'Tobacco Breaks Hearts' main theme for World No Tobacco Day

Image for representation

Image for representation

In 1988, the WHO Assembly adopted a resolution declaring May 31 as World No Tobacco Day, a date to draw attention to the risks associated with smoking and to advocate for effective policies to reduce its use.

Most of the 2,700-odd people who will die in the next 24 hours in India due to cancer caused by smoking and other tobacco products tried to quit but failed and were living their last days with a feeling of being powerless over their habit.

"Tobacco use and second-hand smoke exposure are major causes of CVD, including heart attacks and stroke, contributing to approximately three million deaths a year".

Smoking is known to kill more than seven million people across the world each year, including 890,000 from breathing in second-hand smoke.

She called on government to promulgate policies that regulate tobacco, promote smoke-free environments and encourage people to quit smoking as this will improve the health and well-being of all people. "This World No Tobacco Day, WHO is drawing attention to the fact that tobacco not only causes cancer, it literally breaks hearts as well". It focuses on tobacco use as a key risk factor for developing heart and heart related diseases, including stroke. Additionally, there have been a number of tobacco-free campaigns.

Such a drop has not been seen in a decade, according to Public Health France, which carried out the study.

Smoking has been linked directly to two leading causes of vision loss, macular degeneration, and cataract.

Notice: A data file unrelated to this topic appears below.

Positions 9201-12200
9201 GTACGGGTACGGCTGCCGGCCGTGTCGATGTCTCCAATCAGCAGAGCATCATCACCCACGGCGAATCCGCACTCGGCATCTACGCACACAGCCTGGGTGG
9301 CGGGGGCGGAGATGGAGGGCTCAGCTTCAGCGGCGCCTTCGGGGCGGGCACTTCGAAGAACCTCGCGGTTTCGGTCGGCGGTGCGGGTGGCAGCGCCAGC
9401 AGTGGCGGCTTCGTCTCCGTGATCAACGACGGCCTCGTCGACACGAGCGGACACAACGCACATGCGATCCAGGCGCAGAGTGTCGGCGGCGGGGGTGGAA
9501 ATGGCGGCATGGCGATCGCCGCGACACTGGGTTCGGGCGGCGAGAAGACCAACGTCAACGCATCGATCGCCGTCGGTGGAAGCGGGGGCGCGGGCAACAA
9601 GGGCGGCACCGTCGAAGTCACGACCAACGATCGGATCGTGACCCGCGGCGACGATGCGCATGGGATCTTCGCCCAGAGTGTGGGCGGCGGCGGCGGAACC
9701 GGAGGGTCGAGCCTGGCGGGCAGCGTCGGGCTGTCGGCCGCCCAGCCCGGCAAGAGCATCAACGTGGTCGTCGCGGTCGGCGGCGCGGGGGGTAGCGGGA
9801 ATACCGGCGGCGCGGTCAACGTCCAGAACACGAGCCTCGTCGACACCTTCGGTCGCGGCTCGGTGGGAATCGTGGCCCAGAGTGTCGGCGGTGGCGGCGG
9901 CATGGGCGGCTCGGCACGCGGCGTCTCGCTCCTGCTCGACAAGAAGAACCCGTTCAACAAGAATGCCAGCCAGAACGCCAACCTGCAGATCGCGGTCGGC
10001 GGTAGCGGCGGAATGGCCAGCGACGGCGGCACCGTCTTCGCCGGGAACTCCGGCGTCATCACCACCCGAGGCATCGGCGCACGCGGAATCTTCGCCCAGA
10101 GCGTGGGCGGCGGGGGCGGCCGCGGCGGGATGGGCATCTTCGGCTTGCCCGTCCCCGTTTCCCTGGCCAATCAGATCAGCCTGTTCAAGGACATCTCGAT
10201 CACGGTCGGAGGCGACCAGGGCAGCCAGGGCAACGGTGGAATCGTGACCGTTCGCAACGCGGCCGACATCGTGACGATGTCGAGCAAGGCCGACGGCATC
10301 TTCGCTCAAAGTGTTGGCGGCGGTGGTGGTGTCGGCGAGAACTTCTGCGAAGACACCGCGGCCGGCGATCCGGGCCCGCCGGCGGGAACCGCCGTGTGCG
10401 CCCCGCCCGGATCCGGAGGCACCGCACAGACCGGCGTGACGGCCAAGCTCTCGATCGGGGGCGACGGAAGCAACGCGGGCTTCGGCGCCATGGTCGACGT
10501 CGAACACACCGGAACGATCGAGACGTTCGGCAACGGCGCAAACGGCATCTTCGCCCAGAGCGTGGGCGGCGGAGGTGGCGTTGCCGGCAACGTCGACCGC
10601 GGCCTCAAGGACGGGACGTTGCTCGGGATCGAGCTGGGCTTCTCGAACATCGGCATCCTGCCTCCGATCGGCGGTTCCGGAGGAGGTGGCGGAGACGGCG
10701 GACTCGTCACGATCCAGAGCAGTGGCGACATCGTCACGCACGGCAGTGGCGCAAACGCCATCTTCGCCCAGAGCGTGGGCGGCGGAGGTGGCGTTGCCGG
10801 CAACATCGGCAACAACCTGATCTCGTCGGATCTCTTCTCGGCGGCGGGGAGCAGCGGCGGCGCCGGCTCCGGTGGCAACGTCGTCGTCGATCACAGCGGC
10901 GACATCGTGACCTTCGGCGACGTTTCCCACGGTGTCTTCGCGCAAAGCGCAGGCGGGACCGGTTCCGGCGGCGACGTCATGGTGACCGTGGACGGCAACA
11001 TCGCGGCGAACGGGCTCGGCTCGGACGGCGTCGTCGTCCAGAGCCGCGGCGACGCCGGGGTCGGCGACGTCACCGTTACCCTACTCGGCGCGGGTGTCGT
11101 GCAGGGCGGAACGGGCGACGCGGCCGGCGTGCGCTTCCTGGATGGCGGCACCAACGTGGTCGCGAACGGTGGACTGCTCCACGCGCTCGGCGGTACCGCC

PMI has already committed $4.5bn in supporting a team of 400 world-class scientists, engineers and technicians who have spent years creating and testing a range of smoke-free products that offer a much better choice for the millions of smokers who don't quit.

"Nicotine, a chemical that is found naturally in tobacco, is as addictive as heroin or cocaine and is attributed to stimulating the body to produce adrenaline, causing faster heart rate".

Asia is home to 60% of the world's 1.1 billion smokers.

He says smoking cigarettes can also lead to heart disease, lung disease, brain disease, strokes and can be the cause of cancer in nearly any organ of the body.

Despite the apparent lack of progress in tackling the total number of smokers, the report highlights that only one in five people smoke today, compared to more than one in four, 18 years ago.

Further, 80 per cent of the more than one billion smokers live in low- and middle-income countries, where the burden of tobacco-related illness and death is highest. Tobacco substitutes are also available. Prevalence of tobacco use is decreasing more slowly in LMICs than in high-income countries.

Clearly, since the infamous days of Jeffrey Wigands' revelations of the tobacco industries (particularly Brown and Williamson) deceitful advertising and malicious intent to sell tobacco consumables laced with ammonia, the substance or product continues to have drastic effects on the health of people, across the planet.

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